By Dr. Anthony Policastro

When we had field exercises in the Air Force, I had one rule as the Commanding Officer of our people out in the field. They were dressed in fatigues. They sometimes had to wear chemical gear over the fatigues. The outside temperature was often elevated.

One of the things that they often forgot to do was hydrate themselves. Therefore, every hour on the hour, I would make everyone drink from their canteen. It was my way of doing two things.

The first was to keep them from having the effects of heat stress while out in the field. The second was to get them into the habit of frequent drinking of water.

The same thing should be true in the civilian world. Those workers also spend time in the heat. The current heat wave is a good example of that.

Heat stress deaths occur in about 40 individuals every year. That is not a large number. However, each of those deaths is preventable. That also does not include other heat related medical issues that occur but are not deadly.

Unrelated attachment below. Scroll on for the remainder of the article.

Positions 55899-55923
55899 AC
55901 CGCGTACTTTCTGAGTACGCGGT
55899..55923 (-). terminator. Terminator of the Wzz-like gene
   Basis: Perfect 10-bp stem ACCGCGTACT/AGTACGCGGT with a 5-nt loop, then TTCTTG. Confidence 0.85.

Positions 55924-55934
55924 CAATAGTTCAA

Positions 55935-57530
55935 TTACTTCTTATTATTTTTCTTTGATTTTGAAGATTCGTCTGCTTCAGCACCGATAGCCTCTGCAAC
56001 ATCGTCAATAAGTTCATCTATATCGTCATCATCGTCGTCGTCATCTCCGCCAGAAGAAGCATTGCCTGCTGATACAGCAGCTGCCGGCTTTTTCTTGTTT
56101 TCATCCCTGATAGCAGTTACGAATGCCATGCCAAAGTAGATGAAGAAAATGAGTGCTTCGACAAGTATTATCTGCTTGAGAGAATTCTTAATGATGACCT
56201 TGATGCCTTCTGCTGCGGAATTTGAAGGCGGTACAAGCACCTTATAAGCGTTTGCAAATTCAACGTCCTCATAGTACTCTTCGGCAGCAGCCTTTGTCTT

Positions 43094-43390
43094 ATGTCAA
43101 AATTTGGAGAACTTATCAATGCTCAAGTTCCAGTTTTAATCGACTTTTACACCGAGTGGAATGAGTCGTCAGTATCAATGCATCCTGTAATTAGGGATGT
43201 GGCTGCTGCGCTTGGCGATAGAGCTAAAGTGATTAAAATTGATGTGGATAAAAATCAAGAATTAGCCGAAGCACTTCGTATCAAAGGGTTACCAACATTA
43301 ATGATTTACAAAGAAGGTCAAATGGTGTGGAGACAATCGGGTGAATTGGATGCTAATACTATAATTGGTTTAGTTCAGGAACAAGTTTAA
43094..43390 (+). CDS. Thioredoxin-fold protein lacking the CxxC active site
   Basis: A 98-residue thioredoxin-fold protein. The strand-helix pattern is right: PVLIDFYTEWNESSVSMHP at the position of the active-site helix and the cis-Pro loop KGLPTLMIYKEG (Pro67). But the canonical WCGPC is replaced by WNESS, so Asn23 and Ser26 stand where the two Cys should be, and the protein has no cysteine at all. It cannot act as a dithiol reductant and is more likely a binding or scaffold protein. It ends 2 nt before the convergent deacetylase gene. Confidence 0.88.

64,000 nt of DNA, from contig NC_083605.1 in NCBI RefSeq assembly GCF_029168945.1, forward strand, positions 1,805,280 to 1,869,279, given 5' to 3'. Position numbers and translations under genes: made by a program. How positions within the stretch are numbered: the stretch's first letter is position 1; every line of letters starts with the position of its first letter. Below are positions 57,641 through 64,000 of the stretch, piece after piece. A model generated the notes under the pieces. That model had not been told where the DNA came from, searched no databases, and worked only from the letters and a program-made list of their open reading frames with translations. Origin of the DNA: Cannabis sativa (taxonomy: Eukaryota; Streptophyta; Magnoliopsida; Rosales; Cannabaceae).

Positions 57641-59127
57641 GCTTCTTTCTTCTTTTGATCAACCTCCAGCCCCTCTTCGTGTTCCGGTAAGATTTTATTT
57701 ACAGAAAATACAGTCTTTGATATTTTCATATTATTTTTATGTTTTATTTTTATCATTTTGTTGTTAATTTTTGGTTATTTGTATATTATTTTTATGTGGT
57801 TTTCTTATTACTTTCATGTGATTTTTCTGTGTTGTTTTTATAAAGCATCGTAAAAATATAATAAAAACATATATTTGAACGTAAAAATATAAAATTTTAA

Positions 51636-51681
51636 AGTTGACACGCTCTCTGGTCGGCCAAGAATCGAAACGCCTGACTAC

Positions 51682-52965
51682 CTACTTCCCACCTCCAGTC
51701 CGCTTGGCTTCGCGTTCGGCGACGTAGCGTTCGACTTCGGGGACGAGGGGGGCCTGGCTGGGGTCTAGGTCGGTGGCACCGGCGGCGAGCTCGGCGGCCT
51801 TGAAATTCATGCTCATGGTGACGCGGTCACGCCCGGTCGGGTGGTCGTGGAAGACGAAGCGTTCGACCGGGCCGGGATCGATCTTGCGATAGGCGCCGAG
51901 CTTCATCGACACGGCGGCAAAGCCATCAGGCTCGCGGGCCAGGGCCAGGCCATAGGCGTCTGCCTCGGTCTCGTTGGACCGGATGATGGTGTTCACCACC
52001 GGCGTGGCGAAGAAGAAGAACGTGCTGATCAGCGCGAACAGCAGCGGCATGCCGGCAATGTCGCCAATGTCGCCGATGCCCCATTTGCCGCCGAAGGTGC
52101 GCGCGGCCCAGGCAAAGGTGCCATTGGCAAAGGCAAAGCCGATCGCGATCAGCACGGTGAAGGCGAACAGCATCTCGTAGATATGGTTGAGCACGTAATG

The onus of having workers take appropriate fluid breaks falls squarely on the employer. Only three states (California, Washington and Oregon) have laws requiring heat breaks for outdoor workers.

The state of Texas just passed a law limiting localities from imposing heat breaks on workers in their areas. That means that cities like Dallas and Austin which required heat breaks for 10 minutes every four hours could no longer do so.

Texas already accounts for about 10 percent of heat related deaths in workers. That is five times the expected number if you divide the 400 deaths by 50 states.

OSHA (Occupational Health and Safety Administration) has no standardized heat standard. Therefore, employers do not violate any formal rule if they choose to literally work their employees to death.

If someone works for a company that has them working outside in the heat without heat breaks, they might want to choose another employer. Their current one is not making them drink from their canteen once an hour.